The A40 Farina may be getting rare, but there are still some cracking examples around. If you’re looking for a practical classic that’s cheap to run, look no further
Austin A40 Farina
The Austin A40 was the world’s first volume-built hatchback, with sharp lines penned by Italian design house, Pininfarina. Practical, comfortable and charming in the way that only a Fifties car can be, the A40 is ideal for anyone buying their first classic – or anybody who just fancies some classic motoring on the cheap. Yet despite its charm and usability, the A40 is largely forgotten and values are still low, even though they’ve climbed in recent years. How can a car that shares its underpinnings with the Austin-Healey Sprite and MG Midget be so undervalued?
The A40 was unveiled at the October 1958 Paris Motor Show. Those first cars were all two-door saloons with a hatchback silhouette; by September 1959 the split-tailgate Countryman edition was on sale. Offering hatchback practicality, no small car had ever been so versatile. The A40 MkII arrived a year later with a wheelbase stretched by 3.5 inches, wind-up windows, a full-width grille, hydraulic brakes and two-tone trim. The best A40 yet went on sale in September 1962, when a 1098cc engine replaced the 948cc unit. It brought with it a higher final drive, stronger gearbox and kingpins, and a larger clutch. This was the specification for all A40s until the model’s demise in November 1967. All A40 variants are charming, but MkI editions aren’t as useable because of their lower gearing. That’s why the MkII is a better bet if you’re planning on doing a reasonable mileage each year. The A40 shares so many mechanical parts with the Midget, early Mini and Austin A35 that availability isn’t an issue. However, anything unique to the A40 can be hard to find, so A40 Farina Club membership is key; its remanufacturing scheme has helped many members to keep their cars on the road. It may not be quite as much fun to drive as a Mini, but it feels perkier than you might think – if a bit busy. If you’re not a slave to originality, higher-ratio back axles, bigger engines and disc brakes from the Midget are a straight swap – and you don’t have to spend a fortune either.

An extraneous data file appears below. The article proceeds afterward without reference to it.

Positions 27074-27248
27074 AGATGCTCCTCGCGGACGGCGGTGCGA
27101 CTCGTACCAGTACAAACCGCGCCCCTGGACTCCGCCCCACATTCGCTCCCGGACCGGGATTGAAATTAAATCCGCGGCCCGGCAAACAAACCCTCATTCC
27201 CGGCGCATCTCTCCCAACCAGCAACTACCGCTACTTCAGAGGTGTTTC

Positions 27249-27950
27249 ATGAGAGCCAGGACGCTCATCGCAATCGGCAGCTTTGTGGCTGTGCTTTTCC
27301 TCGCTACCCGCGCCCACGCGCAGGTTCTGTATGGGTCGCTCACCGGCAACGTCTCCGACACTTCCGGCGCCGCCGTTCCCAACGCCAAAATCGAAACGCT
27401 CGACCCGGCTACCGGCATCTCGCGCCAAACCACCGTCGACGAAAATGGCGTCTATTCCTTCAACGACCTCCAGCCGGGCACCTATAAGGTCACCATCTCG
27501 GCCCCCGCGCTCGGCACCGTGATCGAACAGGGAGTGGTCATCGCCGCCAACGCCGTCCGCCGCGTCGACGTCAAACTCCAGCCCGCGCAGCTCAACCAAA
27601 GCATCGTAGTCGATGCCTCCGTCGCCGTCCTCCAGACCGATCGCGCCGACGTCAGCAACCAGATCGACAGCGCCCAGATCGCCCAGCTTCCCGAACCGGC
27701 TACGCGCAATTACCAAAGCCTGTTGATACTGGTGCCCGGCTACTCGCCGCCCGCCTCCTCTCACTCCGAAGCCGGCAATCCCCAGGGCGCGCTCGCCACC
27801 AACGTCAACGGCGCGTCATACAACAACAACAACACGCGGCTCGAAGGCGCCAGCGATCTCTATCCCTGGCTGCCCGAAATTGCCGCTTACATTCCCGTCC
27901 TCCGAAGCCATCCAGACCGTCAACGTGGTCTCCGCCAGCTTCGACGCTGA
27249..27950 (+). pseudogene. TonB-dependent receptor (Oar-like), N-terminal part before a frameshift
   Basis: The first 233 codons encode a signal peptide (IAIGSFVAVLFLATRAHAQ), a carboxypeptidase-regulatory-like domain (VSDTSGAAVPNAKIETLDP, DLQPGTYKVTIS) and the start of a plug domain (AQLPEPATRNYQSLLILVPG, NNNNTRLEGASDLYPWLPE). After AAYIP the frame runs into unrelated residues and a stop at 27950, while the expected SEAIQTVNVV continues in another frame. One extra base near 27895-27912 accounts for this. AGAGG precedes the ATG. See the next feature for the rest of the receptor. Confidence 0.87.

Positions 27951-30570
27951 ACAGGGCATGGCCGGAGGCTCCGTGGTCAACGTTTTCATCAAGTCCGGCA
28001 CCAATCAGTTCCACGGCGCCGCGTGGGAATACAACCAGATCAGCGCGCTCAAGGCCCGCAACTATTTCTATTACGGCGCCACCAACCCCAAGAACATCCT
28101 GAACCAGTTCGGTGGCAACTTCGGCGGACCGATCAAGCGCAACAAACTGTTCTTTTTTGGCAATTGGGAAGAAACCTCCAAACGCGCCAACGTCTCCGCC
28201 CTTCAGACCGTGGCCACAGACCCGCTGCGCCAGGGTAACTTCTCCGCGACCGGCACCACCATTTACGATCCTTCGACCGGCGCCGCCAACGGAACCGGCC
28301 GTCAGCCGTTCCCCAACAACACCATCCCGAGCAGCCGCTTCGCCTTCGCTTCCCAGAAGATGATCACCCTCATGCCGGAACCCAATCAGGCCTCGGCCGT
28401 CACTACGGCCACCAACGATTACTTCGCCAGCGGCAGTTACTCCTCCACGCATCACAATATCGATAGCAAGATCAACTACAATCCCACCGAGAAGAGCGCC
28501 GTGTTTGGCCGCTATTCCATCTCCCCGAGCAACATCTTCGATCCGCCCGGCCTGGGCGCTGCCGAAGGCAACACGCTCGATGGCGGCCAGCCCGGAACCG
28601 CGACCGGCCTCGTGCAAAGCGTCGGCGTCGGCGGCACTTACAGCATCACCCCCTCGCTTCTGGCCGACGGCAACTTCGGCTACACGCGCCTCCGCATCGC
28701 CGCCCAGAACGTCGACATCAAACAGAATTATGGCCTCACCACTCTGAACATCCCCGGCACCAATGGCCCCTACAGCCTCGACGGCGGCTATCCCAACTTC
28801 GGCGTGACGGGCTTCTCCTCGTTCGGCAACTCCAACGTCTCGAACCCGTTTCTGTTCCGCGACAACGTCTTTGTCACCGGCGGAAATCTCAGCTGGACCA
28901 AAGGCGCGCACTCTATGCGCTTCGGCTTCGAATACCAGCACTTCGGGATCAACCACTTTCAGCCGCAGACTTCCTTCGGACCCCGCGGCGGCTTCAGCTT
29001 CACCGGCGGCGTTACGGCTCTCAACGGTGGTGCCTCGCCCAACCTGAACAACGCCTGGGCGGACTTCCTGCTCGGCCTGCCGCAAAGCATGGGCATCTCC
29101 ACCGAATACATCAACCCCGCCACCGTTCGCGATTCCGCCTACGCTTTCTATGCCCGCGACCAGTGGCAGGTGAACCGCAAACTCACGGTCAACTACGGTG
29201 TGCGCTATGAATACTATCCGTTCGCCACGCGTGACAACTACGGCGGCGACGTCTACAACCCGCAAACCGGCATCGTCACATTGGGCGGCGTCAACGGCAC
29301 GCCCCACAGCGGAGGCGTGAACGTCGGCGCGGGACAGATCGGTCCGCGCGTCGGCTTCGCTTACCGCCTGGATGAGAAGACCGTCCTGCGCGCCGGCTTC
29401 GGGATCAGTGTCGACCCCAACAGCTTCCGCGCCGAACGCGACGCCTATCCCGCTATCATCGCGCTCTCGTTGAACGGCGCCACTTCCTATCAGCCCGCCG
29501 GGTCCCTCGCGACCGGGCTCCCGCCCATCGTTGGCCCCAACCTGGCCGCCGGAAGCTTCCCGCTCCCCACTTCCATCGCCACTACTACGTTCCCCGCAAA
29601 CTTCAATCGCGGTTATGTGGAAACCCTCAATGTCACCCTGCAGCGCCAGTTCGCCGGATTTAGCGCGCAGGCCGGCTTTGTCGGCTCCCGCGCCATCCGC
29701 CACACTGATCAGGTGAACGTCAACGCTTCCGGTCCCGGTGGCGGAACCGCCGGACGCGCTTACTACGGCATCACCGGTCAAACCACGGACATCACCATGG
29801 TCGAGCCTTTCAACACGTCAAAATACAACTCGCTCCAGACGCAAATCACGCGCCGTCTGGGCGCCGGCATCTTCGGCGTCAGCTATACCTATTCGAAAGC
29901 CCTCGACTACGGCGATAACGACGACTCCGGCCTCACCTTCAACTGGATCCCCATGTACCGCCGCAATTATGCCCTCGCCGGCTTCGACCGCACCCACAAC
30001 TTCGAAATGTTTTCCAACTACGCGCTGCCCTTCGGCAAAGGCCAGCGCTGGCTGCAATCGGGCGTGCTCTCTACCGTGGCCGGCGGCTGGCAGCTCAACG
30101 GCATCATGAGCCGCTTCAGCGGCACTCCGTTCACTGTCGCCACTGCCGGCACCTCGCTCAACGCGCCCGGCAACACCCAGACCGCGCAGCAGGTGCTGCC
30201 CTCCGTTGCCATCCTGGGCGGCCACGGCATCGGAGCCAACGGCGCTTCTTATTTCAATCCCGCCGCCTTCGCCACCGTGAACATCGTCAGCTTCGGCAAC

‘How can a car that shares so much with MGs be so undervalued?’
The A-series engine was borrowed from the Austin A35 and Austin-Healey ‘Frogeye’ Sprite. Tappet noise and a rattling timing chain are normal, but if you find the timing chain too noisy a Duplex assembly will make it run more quietly. Expect to get 100,000 miles between rebuilds; that’s when the cylinder bores will probably be too worn to function efficiently. To check for this, run the engine with the oil filler cap removed. Any fumes mean a rebore is due. Before the bores have worn the big end bearings can wear out, so listen for rumbling denoting their impending demise. If you need to completely overhaul the powerplant, expect to spend the thick end of £1000 on having it done properly.
No new cabin trim is available (including remanufactured) and most used parts tend to be tatty. Carpet sets are easy to make up and seats can be reupholstered too – albeit at a price. Look for splits in the top of the dashboard; the sun can wreak havoc here. It’s a similar story with the brightwork; new-old stock bits turn up on eBay and at autojumbles but there are no guarantees you’ll find a specific part. Bumpers can usually be rechromed (they’re the same on MkIs and MkIIs but the overrider holes are in different places) and overriders can also normally be revived – MkI front items are unique, but those on the back of the MkI also fit the front and rear of the MkII. The headlight surrounds are made from Mazak, so they tend to age and usually can’t be reclaimed.
THE HOLE TRUTH
Most A40s have some rust – often lots of it. MkIIs are more rust-prone than MkIs, but you need to check the whole of any car for bodged repairs. Concentrate on the sills, wheelarches and door bottoms, along with the headlight surrounds, rear valance, floorpans and rear spring hangers. The A-posts, boot floor, lower wings and boot lid also rot, as can the grille support and front valance, both of which are bolt-on so replacement is easy – if you can find replacements. The scuttle incorporates the heater plenum chamber, which makes repairs involved, and the radiator sits above the front crossmember. Moisture gets trapped between the radiator and crossmember and corrosion starts, and because it’s hidden out of sight, the rot can really set in before it’s noticed.
Kingpins form the basis of the front suspension, with the MkII getting a stronger set-up. Lubrication is required every 1000 miles; if there’s lots of play, budget £120 plus labour to have both kingpins overhauled. New wishbones are often needed too, at £55 per side for the parts. Later kingpins are stronger; the bottom bush is more substantial and you’ll pay £50 for a pair of the later stub axles. This upgrade is essential if you’re converting to disc brakes. Disc brake conversion parts are £250 – replacing the entire front suspension assembly is the easiest option. The rear springs are unique to the A40; if the wheelarch sits lower than the top of the tyre they’ll need to be replaced or retempered; expect to pay £260 for a pair.
ALL THE GEAR
The A40’s gearbox and back axle were also borrowed from the A35. There’s synchromesh on second, third and fourth, although early gearboxes had weak second gear syncromesh. If the gearbox is becoming worn it’ll jump out of gear while you’re giving it a test drive – rebuilding the gearbox costs around £200 if you do it yourself. A specialist overhaul costs closer to £600. Half-shafts break or bend, especially if the engine has been upgraded. A lack of soundproofing makes it easy to hear whines and knocks from the half-shaft splines once they begin to wear.
A complete interior is essential because replacements are no longer available.